By Chris Poh, Publisher of American Public House Review

Public Domain - United States Air Force       
USAF 4th Fighter Wing over Kuwait as seen in American Public House Review

USAF 4th Fighter Wing over Kuwait

Should We be Drinking from the Enemy's Well?

Chris Poh publisher of American Public House Review
I remember being chided by some fellow bar patrons for having a misplaced sense of patriotism after ordering a screwdriver made with Russian vodka. This particular political skirmish occurred in September of 1983, a few days after Korean Airlines Flight 007 was shot down by a Soviet SU-15 Flagon Interceptor. My response to the reproach was the rather flip remark of a much younger man, “Gentlemen if I were to give up drinking the alcoholic beverage of every country that I had a beef with, I’d soon have to give up drinking altogether.”

Looking back, I question my earlier wisdom and wonder now if we should be providing aid and economic support to those whose values and behaviors are in conflict with ours. Beyond the moral implications, there is the pragmatic aspect of drinking from the enemy’s well. When the relationship eventually sours either access to the well is denied, or the owner poisons the waters. As the price for a gallon of gas has yet again broken the three dollar mark because of this current round of unrest in the Middle East, Americans once more must question an energy policy that is dependent upon the reasonable conduct of despots, tyrants and thugs.

The seeds of our own revolution were planted in part when Great Britain implemented The Sugar Act of 1769. This burdensome tax on molasses imported from the West Indies led to the ruin of the once thriving rum industry in colonial New England. In response the colonists utilized native crops in order to continue the production of quality spirits. Today that same Yankee ingenuity carries on in the fast-growing field of micro-distillation. Companies like Philadelphia Distilling and Finger Lakes Distilling are among the over two hundred smaller suppliers that are providing their American clientele with premium potables without the words “Imported from…” being on the label.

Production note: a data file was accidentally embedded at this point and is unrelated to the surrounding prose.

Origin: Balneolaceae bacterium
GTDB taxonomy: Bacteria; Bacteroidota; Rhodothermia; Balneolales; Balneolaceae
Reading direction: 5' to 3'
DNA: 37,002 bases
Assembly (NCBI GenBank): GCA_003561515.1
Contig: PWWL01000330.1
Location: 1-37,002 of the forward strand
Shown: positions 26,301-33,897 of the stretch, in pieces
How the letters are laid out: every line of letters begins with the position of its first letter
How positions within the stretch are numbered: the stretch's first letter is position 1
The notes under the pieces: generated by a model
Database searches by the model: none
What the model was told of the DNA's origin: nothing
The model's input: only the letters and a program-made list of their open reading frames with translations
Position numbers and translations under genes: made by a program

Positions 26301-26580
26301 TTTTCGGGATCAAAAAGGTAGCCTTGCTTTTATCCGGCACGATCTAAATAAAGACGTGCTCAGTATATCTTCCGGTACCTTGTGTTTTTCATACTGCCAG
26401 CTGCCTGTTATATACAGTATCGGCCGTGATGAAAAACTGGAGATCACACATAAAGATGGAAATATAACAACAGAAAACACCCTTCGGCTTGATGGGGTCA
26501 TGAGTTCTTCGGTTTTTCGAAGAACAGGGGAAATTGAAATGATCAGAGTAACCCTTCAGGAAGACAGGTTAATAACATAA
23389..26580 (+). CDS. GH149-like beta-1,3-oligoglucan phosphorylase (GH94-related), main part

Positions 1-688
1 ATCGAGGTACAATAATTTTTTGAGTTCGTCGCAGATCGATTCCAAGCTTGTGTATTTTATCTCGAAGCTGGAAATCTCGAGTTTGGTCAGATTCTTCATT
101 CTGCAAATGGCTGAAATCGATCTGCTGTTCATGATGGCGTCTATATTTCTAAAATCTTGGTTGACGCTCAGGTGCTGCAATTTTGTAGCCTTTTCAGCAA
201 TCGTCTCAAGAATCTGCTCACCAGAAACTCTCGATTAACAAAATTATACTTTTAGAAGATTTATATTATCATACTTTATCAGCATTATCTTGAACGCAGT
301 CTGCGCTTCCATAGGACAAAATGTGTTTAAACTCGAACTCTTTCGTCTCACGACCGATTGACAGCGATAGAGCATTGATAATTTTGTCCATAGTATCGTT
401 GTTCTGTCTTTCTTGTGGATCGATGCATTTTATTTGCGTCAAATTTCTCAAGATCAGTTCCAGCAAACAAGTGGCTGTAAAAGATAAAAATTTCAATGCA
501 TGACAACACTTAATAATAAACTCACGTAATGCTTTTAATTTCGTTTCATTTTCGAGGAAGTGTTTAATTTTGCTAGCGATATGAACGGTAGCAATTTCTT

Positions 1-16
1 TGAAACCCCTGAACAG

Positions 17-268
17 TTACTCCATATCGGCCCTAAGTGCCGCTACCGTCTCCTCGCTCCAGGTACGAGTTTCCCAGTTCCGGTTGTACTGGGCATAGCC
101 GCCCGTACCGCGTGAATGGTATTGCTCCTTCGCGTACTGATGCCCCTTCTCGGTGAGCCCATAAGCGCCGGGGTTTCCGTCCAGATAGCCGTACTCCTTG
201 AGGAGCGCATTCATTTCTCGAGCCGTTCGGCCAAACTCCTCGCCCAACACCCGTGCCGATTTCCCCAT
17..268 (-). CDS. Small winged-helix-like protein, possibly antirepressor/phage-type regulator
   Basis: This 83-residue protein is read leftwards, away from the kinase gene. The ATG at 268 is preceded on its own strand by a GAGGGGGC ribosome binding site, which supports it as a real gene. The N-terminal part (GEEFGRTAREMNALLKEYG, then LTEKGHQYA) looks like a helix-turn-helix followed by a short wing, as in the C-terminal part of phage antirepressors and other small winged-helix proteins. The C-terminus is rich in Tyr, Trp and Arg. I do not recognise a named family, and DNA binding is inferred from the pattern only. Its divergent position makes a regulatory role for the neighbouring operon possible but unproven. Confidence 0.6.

Perhaps it is time that those in charge of crafting our nation’s energy policy adopt a similar homegrown approach to the problem. I just hope that we don’t ever get into a squabble with Scotland—because I still haven’t found a domestic distiller that can duplicate the distinct finish of the Balvenie Double Wood.


mitchell's pub as seen in American Public House Review
Chris launches APHR with his initial comments.
golden pint
Chris remembers a long past New Years Eve in a Greenwich Village pub.
New Hope & Ivyland Railroad as sseen in American Public House Review
The new, expanded version of APHR is up and running .Stay tuned; more is coming
Chris Poh editor of American Public House Review

A remembrance of a friend

"The times that try men's souls!"
offending foot

A tea party for a new year.
A look at the contributions of Muslim/Americans

Taps at the Farnsworth House as seen in American Public house Review
Chris introduces an issue that explores a little bit of the rich military legacy of our country.
Paintin in Whitehorse Tavern as seen inAmerican Public House Review
Chris talks about his early days
as a bartender in NYC.

Boots in Virginia City, NV  as seen in American Public House Review
Chris presents our Virginia City Nevada tour of classic western pubs.
A toast to better economic times and good wishes for 2009.
be good or br gone

Be good or be gone
Billy Mulligan

A friendship in between sets

An appeal to exercise our franchise.

Painting in Ale Mary's as seen in American public House Review
Chris reminisces about his father's home bar and Christmas past.
Painting in Blackkbread bar in Jim Thorpe, PA as seen in American Public House Review
Chris introduces the new look and expanded version of APHR
cannon at The Arsenal in New Castle, Delaware as seen in American Public House Review
Chris presents our issue about taverns with an American Revolutionary War heritage.

Tom Connally
The passing of a friend at the end of the bar.
An historical companion to APHR'S autumn long visit with Philadelphia.
We the people
A look at the dance of rights vs. responsibilities

A 2010 Christmas wish

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